Alan Carruth Guitars

Alan Carruth Guitars

Al Carruth is legend in the guitar making world. Here's how he got there.

I started instrument building with a mountain dulcimer kit in 1971, when I was still in the Navy. I had bought a guitar from George Bowden in Majorca, and he encouraged me to think about making guitars.

Shortly after I got out of the Navy, around 1973 or '74, I took a guitar making class with Thomas Knatt, near Boston, and went on to work with him doing repairs for a number of years. I also started to branch out into making a variety of instruments. Tom and I took a lute making class through the Museum of Fine Arts in Boston, in '77, and I also started making hammered dulcimers and lap harps around that time. Tom introduced me to Carleen Hutchins in '79 or thereabouts, and I started taking her classes in violin making and acoustics about a year later. During that time I also met Fred Dickens, who started me into doing research on guitar acoustics.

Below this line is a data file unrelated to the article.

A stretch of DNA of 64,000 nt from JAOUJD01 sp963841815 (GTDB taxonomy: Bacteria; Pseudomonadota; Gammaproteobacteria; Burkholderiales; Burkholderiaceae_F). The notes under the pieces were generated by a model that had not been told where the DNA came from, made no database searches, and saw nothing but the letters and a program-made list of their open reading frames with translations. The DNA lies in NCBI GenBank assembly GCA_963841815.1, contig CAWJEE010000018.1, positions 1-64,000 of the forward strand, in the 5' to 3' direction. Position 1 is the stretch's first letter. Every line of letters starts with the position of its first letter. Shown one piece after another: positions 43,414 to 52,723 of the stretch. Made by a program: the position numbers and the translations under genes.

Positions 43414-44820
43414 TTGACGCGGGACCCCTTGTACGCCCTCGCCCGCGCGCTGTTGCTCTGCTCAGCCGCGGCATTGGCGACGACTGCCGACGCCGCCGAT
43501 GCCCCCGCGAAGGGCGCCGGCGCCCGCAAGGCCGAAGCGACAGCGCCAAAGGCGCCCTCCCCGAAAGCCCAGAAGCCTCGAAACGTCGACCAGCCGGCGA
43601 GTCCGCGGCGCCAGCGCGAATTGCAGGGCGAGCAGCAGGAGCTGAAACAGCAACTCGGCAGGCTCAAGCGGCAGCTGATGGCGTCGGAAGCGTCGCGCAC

I worked out of a basement shop at home that was not really satisfactory until '92, when Tom and I went into partnership in a shop in Waltham, Mass. In '96 I moved out on my own, in shop space in the town where I had lived since leaving the Navy; Dedham Massachussets. In 2002 I moved up to a farm in Newport NH, and set up a much nicer shop in my barn. Here I divide my time between building guitars and other instruments, teaching classes in instrument making, and doing research on guitar acoustics. Keeping several things in the air at once means that no one of them gets as much attention as, perhaps, one would like, and my production rate is not high. On the other hand, I continue to learn, and try to make improvements with every instrument. Each one is thus essentially a 'custom' job, different in some way from every other. I also do almost everything myself; not farming out inlays or finish work, for example.

One focus of my research for the past thirty years has been understanding why we use the woods we do, and finding substitutes for the tropical hardwoods that are becoming increasingly rare. At this point I feel confident that I can build a fine instrument with no tropical wood at all, that will have the sound, playability, and durability of the 'usual' woods, without the hassles at the borders!

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